“Every experience, good or bad, is a priceless collector’s item.” ~Isaac Marion
Last year was a thrilling one for my sweet boys, ages eight and eleven. Thanks to birthdays, Diwali, and Christmas, they were fortunate enough to receive most of the things they’d been begging for throughout the year.
As we sat on our couch on New Year’s day, I asked them what their best memories were from 2014. Surely, I thought, they would rattle off the highly anticipated iPod touch or the Giants jersey that topped their wish lists.
But much to my surprise (and my joy), my younger one said, “my birthday party.” Really? Your birthday party?
He was referring to the “baseball party” in our backyard with his friends. The one where an hour before it started, the skies opened wide with torrential downpour, forcing seven active boys to play in our tiny playroom until the storm turned into a small drizzle. That one? Oh. Cool.
Surely my older son, our tech freak, would have a tough time deciding between his Nexus tablet and favorite Wii game to top his best memory. So I was even more taken aback by his follow up. “Our trip to New York.”
Now, keep in mind that we’re originally from New York, so a trip home is not about Broadway shows and FAO Schwartz. It’s about hanging out with our family, specifically their cousins, in Westchester. It’s where we barbeque, meet friends, hang out at the pool, and watch movies. Pretty much what we do in our home, but with family we don’t get to see very often.
Their responses were so unexpected. Hadn’t they just received everything they ever wanted a week earlier? I guess not.
It’s no surprise to hear that experiences mean more than things. Material items bring us immediate yet fleeting joy. But it’s the memories and the feelings that stay with us forever. Then why was I so shocked?
For some unexplainable reason, I thought my kids were different. But even at a young age, they, like their parents, proved that it’s their experiences that mean the most to them.
And it doesn’t have to be week in Disneyworld or a cruise to Hawaii. It can be a fine homemade meal or even your crockpot dinner, served on your fine china.
It could be something others use to create their own experiences, like a gratitude journal or conversation jar.
It could be a shoulder massage on your couch or a wine tasting in your kitchen.
It could be as long as year’s worth of dishwashing or as short as a scavenger hunt in your backyard.
It could be as a grand as a meditation getaway or as simple as meditative app.
Because when you think of a specific person in your life, your first thought isn’t, what did they give me? But, how did they make me feel? That sense and impression is what stays with us.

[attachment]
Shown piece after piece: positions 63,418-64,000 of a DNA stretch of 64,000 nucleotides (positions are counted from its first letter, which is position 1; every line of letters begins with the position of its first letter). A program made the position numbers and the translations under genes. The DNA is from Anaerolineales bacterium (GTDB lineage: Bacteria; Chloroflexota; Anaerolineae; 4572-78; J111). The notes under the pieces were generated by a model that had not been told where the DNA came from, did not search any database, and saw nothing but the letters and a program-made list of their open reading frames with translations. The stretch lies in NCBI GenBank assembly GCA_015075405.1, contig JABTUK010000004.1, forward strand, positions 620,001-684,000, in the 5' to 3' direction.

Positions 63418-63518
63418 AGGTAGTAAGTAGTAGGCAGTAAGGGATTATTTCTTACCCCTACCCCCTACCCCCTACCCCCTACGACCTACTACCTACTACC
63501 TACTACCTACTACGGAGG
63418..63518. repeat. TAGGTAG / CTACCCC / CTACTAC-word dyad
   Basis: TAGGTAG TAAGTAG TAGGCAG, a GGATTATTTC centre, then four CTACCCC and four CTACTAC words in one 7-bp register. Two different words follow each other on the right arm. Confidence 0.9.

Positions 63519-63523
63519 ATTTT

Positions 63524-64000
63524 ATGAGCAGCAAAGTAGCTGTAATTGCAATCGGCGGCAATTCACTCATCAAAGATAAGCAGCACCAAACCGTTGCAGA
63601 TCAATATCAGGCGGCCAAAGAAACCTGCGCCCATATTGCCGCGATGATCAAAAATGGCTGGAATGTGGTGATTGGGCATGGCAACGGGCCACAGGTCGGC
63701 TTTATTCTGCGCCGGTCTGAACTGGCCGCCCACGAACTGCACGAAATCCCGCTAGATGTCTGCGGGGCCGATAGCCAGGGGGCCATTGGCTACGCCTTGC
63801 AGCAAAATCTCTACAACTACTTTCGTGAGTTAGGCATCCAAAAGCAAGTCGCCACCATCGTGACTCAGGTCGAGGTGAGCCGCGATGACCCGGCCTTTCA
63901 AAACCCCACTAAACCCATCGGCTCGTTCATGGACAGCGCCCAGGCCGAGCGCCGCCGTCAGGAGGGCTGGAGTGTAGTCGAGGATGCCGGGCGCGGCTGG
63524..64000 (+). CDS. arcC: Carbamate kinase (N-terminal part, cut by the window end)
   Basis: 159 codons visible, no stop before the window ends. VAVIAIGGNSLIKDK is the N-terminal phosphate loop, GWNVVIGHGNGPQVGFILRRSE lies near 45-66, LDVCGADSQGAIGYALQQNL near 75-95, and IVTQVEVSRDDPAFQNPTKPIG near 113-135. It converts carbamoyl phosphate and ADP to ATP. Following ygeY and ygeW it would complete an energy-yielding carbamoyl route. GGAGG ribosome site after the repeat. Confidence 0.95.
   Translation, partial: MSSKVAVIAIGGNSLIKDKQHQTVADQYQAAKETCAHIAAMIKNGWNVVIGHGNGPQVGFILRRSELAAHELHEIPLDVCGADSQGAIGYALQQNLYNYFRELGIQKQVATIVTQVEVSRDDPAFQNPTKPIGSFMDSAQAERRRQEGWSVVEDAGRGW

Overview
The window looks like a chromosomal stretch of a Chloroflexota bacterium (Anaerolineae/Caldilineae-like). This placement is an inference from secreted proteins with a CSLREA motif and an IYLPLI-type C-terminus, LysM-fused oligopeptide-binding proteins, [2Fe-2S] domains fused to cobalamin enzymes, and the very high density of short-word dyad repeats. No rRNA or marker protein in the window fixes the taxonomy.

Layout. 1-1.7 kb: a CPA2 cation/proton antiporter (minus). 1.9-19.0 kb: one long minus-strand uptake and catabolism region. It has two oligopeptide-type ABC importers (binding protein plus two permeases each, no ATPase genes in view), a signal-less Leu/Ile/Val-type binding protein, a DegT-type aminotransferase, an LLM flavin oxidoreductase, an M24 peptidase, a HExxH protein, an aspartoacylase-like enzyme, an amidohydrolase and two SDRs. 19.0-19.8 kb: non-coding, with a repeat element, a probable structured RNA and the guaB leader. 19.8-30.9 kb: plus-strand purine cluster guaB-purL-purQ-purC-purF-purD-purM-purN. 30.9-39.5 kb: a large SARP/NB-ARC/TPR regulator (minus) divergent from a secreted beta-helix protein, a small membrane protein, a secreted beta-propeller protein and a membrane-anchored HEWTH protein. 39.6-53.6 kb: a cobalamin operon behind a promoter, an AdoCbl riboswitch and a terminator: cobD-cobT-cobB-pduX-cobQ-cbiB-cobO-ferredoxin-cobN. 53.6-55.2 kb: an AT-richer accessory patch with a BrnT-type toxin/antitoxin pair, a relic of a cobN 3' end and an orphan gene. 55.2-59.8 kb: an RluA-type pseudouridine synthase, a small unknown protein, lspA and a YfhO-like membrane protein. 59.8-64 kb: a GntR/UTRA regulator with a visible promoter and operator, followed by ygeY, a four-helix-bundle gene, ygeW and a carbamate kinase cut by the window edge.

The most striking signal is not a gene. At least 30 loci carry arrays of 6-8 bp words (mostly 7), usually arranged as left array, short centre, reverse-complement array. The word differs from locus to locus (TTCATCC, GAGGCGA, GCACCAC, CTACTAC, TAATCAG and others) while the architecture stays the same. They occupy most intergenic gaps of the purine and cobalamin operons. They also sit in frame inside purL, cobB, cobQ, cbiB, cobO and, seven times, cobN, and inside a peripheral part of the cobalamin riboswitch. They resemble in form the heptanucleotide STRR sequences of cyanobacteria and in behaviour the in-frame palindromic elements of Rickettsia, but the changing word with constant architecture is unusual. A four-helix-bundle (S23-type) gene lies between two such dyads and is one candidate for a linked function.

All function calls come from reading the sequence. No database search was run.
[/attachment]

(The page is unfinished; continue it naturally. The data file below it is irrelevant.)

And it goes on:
Emotions, whether good, bad, or indifferent, are immediately brought to the surface when something reminds you of someone. Most “experience” gifts evoke a distinct feeling of love, care, and thoughtfulness—and stay with you long after a physical item has been worn out or forgotten.
And if the gift is an event you can both participate in, it becomes a shared memory, something far beyond what a physical gift can offer.
In our world of instant gratification and everything at our fingertips, it’s not difficult to get what you need. But in our hectic pace of life and in the frenzy of consumption, our experiences can fall short. We can add to peoples’ possessions or we can choose to add to memories they’ll hold onto forever.
So, as occasions arise through the year for gifts, awards, and other reasons for gratitude or celebration, I’m thinking about how I can swap out more stuff with more experiences.
How I can put my time, energy, and money toward a thoughtful event and create a recollection instead of another physical item in their life.
I want to give memories, knowledge, and skills to help my friends and family explore or re-discover pleasures in life.
I want to help someone overcome a fear, and join them in a ski lesson, or check off an item from their bucket list, like a pole dancing class.
I want to make their ordinary day extraordinary by whisking them away with a bottle of wine and picnic blanket.
I want to cast a ray of unexpectedness in their workday by delivering a gourmet meal to their office.
I want to stop cluttering lives with more stuff and start expanding minds with more memories.
I want my kids to always remember experiences as their best time of the year.
I want to make friends and family feel. I want to know I helped them experience life.
What experience can you create for someone this year?
Friends dancing image via Shutterstock